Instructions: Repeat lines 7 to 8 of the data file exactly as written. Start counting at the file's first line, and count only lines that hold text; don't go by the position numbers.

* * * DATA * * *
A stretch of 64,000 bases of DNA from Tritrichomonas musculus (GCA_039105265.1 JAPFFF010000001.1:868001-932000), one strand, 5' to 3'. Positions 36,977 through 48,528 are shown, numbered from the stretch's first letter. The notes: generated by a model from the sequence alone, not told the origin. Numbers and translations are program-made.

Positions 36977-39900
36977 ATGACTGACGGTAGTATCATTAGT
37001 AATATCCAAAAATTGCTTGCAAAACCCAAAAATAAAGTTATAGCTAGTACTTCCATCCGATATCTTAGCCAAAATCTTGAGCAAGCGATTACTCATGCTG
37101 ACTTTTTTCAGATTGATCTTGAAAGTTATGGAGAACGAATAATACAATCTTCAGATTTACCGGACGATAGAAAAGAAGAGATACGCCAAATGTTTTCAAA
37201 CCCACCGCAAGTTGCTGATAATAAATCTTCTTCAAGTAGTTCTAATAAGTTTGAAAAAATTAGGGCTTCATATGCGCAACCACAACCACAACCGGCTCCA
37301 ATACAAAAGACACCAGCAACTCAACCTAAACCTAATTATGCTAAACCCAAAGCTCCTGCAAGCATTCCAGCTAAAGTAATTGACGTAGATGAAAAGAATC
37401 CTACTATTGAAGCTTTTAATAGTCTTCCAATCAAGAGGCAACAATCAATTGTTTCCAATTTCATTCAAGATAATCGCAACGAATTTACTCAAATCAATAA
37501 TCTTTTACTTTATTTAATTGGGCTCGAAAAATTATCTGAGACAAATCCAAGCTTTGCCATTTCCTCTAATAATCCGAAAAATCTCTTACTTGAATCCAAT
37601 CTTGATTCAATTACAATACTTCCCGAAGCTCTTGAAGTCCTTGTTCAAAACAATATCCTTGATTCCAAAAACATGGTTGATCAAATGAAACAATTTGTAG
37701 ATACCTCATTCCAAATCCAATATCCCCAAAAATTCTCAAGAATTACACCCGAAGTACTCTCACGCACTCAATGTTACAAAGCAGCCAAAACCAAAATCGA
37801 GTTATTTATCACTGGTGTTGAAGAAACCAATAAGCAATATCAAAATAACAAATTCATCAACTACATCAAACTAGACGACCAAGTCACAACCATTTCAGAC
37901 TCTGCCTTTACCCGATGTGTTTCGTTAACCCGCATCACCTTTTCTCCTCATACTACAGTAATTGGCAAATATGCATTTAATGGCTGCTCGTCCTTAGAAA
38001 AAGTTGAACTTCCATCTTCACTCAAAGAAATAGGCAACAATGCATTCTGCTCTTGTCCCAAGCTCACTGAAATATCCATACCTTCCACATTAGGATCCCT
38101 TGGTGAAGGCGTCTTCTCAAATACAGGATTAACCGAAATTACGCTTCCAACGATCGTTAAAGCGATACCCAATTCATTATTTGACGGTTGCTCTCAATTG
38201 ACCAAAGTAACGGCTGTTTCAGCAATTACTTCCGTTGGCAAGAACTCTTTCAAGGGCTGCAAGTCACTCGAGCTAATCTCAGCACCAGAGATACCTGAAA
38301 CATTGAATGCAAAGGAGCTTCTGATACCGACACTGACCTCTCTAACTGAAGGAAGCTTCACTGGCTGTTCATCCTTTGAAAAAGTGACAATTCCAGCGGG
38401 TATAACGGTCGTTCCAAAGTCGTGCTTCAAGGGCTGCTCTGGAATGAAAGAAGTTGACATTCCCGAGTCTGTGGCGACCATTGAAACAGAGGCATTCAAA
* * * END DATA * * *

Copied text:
37301 ATACAAAAGACACCAGCAACTCAACCTAAACCTAATTATGCTAAACCCAAAGCTCCTGCAAGCATTCCAGCTAAAGTAATTGACGTAGATGAAAAGAATC
37401 CTACTATTGAAGCTTTTAATAGTCTTCCAATCAAGAGGCAACAATCAATTGTTTCCAATTTCATTCAAGATAATCGCAACGAATTTACTCAAATCAATAA